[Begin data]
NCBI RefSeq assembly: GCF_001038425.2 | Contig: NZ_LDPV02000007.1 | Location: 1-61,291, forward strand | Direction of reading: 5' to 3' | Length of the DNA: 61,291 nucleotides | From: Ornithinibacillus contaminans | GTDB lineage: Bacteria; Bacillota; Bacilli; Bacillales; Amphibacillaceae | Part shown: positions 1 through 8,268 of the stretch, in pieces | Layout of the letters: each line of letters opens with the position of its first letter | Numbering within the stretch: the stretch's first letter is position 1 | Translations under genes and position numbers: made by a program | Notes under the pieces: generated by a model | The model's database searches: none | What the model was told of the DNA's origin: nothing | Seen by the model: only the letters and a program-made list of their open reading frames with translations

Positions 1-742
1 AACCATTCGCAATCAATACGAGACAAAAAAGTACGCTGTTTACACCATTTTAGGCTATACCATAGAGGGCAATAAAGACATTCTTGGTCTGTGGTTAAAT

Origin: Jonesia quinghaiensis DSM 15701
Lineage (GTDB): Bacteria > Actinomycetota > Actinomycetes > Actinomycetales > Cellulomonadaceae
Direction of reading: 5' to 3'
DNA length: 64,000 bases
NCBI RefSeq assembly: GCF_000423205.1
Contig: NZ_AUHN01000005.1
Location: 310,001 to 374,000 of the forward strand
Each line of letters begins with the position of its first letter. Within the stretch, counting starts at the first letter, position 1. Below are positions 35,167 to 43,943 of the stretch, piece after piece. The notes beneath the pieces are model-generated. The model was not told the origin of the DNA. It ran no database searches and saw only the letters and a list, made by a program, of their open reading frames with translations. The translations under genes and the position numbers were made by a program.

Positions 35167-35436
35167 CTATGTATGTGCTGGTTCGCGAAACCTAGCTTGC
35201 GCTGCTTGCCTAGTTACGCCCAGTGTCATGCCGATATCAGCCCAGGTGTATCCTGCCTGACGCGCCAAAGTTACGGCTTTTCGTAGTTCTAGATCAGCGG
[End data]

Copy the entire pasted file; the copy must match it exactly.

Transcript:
NCBI RefSeq assembly: GCF_001038425.2 | Contig: NZ_LDPV02000007.1 | Location: 1-61,291, forward strand | Direction of reading: 5' to 3' | Length of the DNA: 61,291 nucleotides | From: Ornithinibacillus contaminans | GTDB lineage: Bacteria; Bacillota; Bacilli; Bacillales; Amphibacillaceae | Part shown: positions 1 through 8,268 of the stretch, in pieces | Layout of the letters: each line of letters opens with the position of its first letter | Numbering within the stretch: the stretch's first letter is position 1 | Translations under genes and position numbers: made by a program | Notes under the pieces: generated by a model | The model's database searches: none | What the model was told of the DNA's origin: nothing | Seen by the model: only the letters and a program-made list of their open reading frames with translations

Positions 1-742
1 AACCATTCGCAATCAATACGAGACAAAAAAGTACGCTGTTTACACCATTTTAGGCTATACCATAGAGGGCAATAAAGACATTCTTGGTCTGTGGTTAAAT

Origin: Jonesia quinghaiensis DSM 15701
Lineage (GTDB): Bacteria > Actinomycetota > Actinomycetes > Actinomycetales > Cellulomonadaceae
Direction of reading: 5' to 3'
DNA length: 64,000 bases
NCBI RefSeq assembly: GCF_000423205.1
Contig: NZ_AUHN01000005.1
Location: 310,001 to 374,000 of the forward strand
Each line of letters begins with the position of its first letter. Within the stretch, counting starts at the first letter, position 1. Below are positions 35,167 to 43,943 of the stretch, piece after piece. The notes beneath the pieces are model-generated. The model was not told the origin of the DNA. It ran no database searches and saw only the letters and a list, made by a program, of their open reading frames with translations. The translations under genes and the position numbers were made by a program.

Positions 35167-35436
35167 CTATGTATGTGCTGGTTCGCGAAACCTAGCTTGC
35201 GCTGCTTGCCTAGTTACGCCCAGTGTCATGCCGATATCAGCCCAGGTGTATCCTGCCTGACGCGCCAAAGTTACGGCTTTTCGTAGTTCTAGATCAGCGG